As with most first aid events, acting quickly is an important part of the entire process and this training is a part of our Pacifica First-Aid Classes.  As the medical organizations with expertise in this area like Mayo Clinic and the National Capital Poison Center will advise, it is best to call 911 if you suspect someone has been poisoned.  The fact is poisonings occur to people of all ages–not just toddlers who think the colorful detergent cubes are pieces of candy.  An adult who mixes cleaning agents and can’t stop coughing is a victim of poisoning too.  Someone who ingests something out of the garden and becomes ill may similarly be treated as a poison victim.

Signs and Symptoms
This list isn’t exhaustive; however, some of the most common symptoms associated with a poisoning event often include vomiting, trouble breathing, confusion, and possibly seizures.  You may smell chemicals on the person’s breath or notice burns around their mouth.  In the case of an overdose, you might see pills scattered or an empty bottle.  Drowsiness is also common; a state of unconsciousness, of course, is definitely a medical emergency that requires immediate medical attention.

The Emergency Phone Call
If there are symptoms present it is best to err on the side of safety and dial 911.  However, if no symptoms are present, you might call the Poison Center (800-222-1222) immediately and describe why you suspect poisoning.  They will ask you for information such as the person’s age, weight, and any other information you might offer about the suspected poison.  On the other hand, when there are symptoms you should call 911.  Moments are critical and with many poisonings there is not a moment to be spared.

Waiting for Help to Arrive
During First-aid Training in Pacifica, CA or at some point in your first aid class you will be instructed about what you can do to help a poison victim while you await an ambulance.  You can check to see if the victim is still breathing; if not, you can initiate CPR.  You can also call the Poison Center number listed above.  Depending on your level of expertise, you may not have the information you need to provide the help the victim needs.  Call the poison hotline to their advice as you wait for emergency help to arrive.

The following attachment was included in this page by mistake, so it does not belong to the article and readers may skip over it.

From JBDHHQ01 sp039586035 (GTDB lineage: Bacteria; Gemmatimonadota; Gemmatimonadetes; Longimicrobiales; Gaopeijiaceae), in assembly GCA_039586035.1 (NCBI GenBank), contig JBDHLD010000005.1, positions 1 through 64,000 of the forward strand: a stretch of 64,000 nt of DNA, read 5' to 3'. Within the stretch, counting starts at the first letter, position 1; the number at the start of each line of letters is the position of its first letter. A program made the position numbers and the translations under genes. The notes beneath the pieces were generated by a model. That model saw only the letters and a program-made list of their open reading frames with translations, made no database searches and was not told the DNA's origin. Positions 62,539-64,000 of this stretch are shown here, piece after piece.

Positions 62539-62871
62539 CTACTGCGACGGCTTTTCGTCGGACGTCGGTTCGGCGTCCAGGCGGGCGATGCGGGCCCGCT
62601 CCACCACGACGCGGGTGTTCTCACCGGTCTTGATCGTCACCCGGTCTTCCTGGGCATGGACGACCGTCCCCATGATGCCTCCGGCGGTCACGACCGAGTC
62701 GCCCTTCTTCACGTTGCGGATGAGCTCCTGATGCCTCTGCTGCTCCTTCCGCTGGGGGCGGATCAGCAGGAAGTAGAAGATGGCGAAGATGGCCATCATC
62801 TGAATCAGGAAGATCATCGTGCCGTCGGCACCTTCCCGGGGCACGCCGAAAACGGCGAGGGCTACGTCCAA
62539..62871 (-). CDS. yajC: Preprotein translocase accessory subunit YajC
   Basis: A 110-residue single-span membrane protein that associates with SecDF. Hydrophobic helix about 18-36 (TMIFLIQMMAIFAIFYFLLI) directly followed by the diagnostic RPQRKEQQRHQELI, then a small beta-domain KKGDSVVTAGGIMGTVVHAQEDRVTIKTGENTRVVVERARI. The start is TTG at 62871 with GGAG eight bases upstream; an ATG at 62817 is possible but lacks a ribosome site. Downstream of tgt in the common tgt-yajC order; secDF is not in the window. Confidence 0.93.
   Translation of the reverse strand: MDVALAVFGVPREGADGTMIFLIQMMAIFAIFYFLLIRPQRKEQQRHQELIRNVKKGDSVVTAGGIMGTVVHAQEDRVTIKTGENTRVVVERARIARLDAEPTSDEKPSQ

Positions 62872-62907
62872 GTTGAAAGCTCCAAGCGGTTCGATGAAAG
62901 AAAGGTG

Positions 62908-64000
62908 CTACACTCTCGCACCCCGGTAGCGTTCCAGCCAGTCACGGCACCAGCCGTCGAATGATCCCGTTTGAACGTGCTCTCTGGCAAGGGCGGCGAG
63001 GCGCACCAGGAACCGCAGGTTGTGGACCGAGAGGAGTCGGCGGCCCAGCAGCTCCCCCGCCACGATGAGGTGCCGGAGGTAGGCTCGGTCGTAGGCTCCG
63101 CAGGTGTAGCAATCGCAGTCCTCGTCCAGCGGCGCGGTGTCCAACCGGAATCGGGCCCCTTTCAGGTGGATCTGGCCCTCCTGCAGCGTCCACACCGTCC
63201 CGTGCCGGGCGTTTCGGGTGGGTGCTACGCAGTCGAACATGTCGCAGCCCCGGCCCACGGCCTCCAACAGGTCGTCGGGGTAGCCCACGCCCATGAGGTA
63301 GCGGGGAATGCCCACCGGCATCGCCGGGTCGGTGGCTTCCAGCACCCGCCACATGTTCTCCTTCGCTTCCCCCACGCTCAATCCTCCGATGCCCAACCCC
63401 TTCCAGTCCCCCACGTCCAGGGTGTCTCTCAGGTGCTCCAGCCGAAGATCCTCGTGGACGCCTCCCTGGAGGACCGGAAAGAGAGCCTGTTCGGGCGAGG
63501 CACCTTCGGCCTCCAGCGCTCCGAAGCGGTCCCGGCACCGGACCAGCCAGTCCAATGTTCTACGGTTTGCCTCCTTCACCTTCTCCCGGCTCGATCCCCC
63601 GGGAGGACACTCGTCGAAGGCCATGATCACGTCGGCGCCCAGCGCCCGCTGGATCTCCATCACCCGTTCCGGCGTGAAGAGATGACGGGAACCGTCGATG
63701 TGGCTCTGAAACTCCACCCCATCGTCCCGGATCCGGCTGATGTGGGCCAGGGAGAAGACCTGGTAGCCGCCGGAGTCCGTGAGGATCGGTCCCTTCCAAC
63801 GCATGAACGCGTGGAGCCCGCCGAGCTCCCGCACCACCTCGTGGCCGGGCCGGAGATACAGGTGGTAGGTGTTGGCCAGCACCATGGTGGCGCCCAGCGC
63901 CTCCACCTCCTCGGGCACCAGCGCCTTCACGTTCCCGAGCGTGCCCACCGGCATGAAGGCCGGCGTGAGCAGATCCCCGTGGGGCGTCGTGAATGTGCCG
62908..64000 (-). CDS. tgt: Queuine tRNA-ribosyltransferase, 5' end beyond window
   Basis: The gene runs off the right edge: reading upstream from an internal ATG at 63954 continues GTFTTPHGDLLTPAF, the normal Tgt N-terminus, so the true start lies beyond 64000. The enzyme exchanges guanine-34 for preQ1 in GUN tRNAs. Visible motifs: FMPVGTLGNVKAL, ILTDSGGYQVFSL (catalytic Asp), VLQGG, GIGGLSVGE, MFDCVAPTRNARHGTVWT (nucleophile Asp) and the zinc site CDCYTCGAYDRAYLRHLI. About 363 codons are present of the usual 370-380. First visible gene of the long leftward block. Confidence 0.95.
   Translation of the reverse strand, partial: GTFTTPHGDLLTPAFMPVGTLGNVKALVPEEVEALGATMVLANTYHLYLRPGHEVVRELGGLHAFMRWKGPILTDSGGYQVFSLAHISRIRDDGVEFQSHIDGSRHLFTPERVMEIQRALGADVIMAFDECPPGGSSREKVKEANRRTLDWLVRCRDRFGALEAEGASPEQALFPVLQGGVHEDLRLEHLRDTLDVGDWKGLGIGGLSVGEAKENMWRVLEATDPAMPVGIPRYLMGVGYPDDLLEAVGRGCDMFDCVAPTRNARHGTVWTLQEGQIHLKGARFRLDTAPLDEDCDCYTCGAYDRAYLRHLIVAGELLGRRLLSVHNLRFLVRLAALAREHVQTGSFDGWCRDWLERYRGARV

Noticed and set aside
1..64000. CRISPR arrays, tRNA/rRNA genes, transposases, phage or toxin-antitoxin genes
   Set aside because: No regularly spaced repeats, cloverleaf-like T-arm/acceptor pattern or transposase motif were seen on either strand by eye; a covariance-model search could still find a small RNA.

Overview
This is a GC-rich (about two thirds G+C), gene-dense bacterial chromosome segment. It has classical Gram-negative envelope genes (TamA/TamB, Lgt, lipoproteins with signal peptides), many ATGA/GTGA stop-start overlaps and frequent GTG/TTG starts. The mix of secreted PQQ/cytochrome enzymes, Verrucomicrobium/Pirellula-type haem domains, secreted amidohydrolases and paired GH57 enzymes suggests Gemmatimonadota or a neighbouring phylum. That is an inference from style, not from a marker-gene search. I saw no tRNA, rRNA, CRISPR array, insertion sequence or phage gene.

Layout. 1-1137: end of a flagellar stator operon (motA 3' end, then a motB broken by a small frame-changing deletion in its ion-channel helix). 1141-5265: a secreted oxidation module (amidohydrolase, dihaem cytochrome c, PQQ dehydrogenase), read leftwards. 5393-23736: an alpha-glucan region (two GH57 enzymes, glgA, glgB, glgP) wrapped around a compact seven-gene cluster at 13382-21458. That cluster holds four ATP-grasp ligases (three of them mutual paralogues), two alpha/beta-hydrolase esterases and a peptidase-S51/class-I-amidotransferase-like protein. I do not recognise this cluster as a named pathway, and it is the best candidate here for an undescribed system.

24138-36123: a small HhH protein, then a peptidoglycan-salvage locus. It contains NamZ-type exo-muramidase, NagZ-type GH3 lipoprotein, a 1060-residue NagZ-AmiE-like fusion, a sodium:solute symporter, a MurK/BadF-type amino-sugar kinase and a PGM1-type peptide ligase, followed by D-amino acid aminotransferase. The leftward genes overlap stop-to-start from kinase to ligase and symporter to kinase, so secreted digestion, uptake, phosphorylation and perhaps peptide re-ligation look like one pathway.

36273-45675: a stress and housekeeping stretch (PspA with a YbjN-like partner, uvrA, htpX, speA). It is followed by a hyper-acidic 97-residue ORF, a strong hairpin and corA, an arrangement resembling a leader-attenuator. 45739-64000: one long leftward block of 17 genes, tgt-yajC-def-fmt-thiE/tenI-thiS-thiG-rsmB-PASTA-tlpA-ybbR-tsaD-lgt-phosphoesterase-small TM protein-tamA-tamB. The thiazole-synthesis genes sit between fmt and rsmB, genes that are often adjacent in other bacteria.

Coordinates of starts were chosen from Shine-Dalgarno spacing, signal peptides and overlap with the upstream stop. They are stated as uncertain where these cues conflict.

Also, check the person’s mouth to see if any poison remains.  A child who has eaten a detergent cube, for instance, may still have some stored against their cheek.  Remove any leftover poison lingering in their mouth.  However, experts suggest that you do not dose the person with ipecac syrup to induce them to vomit.  Instead, try to make the person comfortable.  If you suspect carbon monoxide or some other airborne chemical, remove them (and yourself) from the room outdoors to fresh air while you wait for help.

Poisonings can lead to devastating medical consequences so it’s always best to call 911 to be safe.  When medical help arrives you should show them the bottle of pills or the poisoning agent to better help them assess the next steps to take.